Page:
There’s a weird Monty Pythonesque vibe to Bloke-whose-name-we-don’t-know-nor-care-to-know who fancies Girl-who-I-think-is-the-daughter-of-the-guy, the one with the brother who’s on the boat. That one. Her. Weird, almost sitcom-ish stuff.

When Legolas 2 (as I’m calling him) copies Gimli 2’s (as I’m calling him) kids’ knocking game and opens up a secret chamber containing a priceless ore, my jaw-dropped — at the absurdity of it all. This segues nicely into…

Tonal shifts

…two thousand year old teenager Galadriel

Reviews slating Episodes 1 and 2 bemoaned strange and inappropriate tonal shifts between high drama and low comedy, a shifting of genres. I didn’t see that myself. But with this episode, I finally agree. Strange comedy moments that don’t gel with the overall vibe abound. Another major culprit is defiant two thousand year old teenager Galadriel. Nothing about her makes sense, and she seems to be in an alternate teen version of this show from a different universe.

Galadriel’s behaviour with the Queen Regent of Númenor, in particular, was totally unbelievable, and this show has got Goblins in it. More sitcommery interspliced into what is presumably intended to be a weighty epic. The parallels to Game of Thrones, given the GoT spin-off is going head-to-head with RoP, cannot be avoided. So imagine, if you may, the Red Wedding, followed by Galdariel’s hilaaaaaaaaaarious petulant attitude that winds her up in prison, comedy directoral cut included. Inappropriate tonal shifts.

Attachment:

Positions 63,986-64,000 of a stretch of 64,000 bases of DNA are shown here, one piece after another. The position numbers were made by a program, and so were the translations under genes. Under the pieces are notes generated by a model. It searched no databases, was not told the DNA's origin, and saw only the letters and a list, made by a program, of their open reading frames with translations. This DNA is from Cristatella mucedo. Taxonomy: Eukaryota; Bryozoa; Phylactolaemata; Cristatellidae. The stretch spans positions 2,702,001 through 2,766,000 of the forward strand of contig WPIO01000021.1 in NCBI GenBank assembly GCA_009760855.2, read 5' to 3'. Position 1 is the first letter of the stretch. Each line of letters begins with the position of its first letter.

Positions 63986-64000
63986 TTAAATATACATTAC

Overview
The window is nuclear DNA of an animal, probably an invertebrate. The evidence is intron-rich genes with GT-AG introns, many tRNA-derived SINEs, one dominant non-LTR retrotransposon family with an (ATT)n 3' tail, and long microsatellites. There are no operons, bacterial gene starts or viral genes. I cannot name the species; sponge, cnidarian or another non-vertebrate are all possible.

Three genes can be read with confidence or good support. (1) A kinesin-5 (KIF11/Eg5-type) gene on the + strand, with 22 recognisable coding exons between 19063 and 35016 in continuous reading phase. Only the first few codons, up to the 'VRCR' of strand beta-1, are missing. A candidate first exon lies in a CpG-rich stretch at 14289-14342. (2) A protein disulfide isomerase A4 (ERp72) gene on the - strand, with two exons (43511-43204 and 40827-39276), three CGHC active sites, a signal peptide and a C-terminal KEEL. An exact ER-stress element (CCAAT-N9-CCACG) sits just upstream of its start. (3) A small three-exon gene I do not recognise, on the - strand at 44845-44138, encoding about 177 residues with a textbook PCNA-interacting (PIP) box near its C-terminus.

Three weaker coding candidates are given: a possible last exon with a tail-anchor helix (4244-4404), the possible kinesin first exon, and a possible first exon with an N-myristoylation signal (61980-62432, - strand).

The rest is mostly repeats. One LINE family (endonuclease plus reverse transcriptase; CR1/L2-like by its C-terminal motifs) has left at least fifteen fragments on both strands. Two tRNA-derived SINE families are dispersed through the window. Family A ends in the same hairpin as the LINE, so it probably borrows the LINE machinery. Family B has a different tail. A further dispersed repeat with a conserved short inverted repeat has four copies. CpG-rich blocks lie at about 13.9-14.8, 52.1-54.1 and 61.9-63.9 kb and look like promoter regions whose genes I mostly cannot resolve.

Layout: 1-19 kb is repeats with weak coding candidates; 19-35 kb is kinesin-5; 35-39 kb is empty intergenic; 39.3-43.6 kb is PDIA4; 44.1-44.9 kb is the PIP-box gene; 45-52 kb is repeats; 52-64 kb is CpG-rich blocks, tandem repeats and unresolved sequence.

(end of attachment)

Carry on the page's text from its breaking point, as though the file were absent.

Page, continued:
Gimmicks

… Legolas 2 … Gimli 2 … Aragorn 2 … Probably-Gandalf …

Asides from being a kind-of woke rip-off of The Lord of the Rings — complete with Legolas 2, Gimli 2, troll fight, the Dark Lord’s comin’ ta getcha, Big Statue, Aragorn 2, Frodo-Sam-Merri-Pippin Hobbit mash-up characters, Probably-Gandalf — the show is also guilty of other gimmicks. My favourite is directorial.

The directorial trick of stuff spraying against the camera lens is being overdone. Remember that shot from Children of Men, that crazy long shot, where half way through the lens got sprayed? They had no choice but to carry on, as the shot was so long and complicated that they would have lost everything if they’d tried to go back. But that bit of splatter made the scene all the more graphic and disturbing. In LOTR:ROP their overuse of this trick — once per episode — is drawing attention to itself in a rather uncouth way.

No tension. Simple as.

showing us Sauron so soon…. giving us the money shot from a flaccid chub.

They show Adar’s face, the man who we presume is Sauron. Isn’t that a no-no? The fact that he was unseen in The Lord of the Rings made him scary all the way through. In the original Alien, you hardly see the alien, just snatches, and it makes it all the more horrific. And we all remember seeing Mr Blonde cutting off Marvin’s ear in Reservoir Dogs. Oh wait, no we don’t, it happened off-screen, yet that made it all the more graphic — indeed, many people, in a straight Mandela Effect twist, “remember” seeing it happen, such was the effectiveness of that non-show. So why have they blown it by showing us (probably) Sauron so soon? Giving us the money shot from a flaccid chub. Even if Adar isn’t Sauron, just as Probably-Gandalf may not actually be Gandalf, why is a main baddy being robbed of his shadowy nature this early?